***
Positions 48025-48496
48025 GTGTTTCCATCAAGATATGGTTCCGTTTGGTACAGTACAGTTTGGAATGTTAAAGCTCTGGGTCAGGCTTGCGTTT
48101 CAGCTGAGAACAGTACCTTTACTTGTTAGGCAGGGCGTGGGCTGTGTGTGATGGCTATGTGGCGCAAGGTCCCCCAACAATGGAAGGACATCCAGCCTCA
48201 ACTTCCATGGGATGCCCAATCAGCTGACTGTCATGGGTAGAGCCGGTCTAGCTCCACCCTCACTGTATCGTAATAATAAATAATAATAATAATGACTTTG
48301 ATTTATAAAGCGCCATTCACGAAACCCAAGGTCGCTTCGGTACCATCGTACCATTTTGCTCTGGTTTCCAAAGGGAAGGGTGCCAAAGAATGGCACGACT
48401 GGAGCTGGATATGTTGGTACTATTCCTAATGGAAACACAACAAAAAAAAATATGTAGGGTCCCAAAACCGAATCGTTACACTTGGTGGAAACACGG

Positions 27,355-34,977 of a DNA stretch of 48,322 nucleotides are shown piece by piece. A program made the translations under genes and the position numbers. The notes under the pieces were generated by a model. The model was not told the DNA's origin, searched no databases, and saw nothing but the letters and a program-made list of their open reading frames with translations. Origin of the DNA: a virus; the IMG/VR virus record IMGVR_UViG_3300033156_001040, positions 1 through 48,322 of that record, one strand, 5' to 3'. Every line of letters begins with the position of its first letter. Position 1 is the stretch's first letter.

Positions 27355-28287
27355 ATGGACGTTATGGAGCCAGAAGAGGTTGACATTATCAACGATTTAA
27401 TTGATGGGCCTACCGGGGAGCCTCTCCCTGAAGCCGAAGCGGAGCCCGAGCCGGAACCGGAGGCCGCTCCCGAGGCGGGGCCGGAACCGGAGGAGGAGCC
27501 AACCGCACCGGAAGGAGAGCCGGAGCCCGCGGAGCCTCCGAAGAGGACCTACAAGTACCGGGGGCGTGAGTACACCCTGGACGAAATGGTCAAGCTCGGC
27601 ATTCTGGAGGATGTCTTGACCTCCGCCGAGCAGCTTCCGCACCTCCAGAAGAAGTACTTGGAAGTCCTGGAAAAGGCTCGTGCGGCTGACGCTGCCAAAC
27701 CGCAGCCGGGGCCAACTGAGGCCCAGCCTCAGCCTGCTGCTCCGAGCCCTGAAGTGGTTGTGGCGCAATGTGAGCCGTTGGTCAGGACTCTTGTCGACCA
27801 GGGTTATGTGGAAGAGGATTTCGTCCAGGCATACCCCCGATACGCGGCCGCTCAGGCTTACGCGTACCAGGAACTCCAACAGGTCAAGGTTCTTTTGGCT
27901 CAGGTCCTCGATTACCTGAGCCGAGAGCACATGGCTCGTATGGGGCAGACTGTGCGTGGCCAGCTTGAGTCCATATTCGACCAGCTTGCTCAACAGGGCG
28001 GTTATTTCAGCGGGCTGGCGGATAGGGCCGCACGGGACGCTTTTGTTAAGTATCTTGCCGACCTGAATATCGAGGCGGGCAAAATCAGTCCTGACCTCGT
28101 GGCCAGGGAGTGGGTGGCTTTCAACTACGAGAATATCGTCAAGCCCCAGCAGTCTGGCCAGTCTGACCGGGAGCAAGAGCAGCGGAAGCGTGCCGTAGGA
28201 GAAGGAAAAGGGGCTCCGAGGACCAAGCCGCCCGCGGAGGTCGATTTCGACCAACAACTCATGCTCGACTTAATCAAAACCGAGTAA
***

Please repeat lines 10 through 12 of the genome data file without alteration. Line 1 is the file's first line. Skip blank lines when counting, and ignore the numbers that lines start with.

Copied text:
27401 TTGATGGGCCTACCGGGGAGCCTCTCCCTGAAGCCGAAGCGGAGCCCGAGCCGGAACCGGAGGCCGCTCCCGAGGCGGGGCCGGAACCGGAGGAGGAGCC
27501 AACCGCACCGGAAGGAGAGCCGGAGCCCGCGGAGCCTCCGAAGAGGACCTACAAGTACCGGGGGCGTGAGTACACCCTGGACGAAATGGTCAAGCTCGGC
27601 ATTCTGGAGGATGTCTTGACCTCCGCCGAGCAGCTTCCGCACCTCCAGAAGAAGTACTTGGAAGTCCTGGAAAAGGCTCGTGCGGCTGACGCTGCCAAAC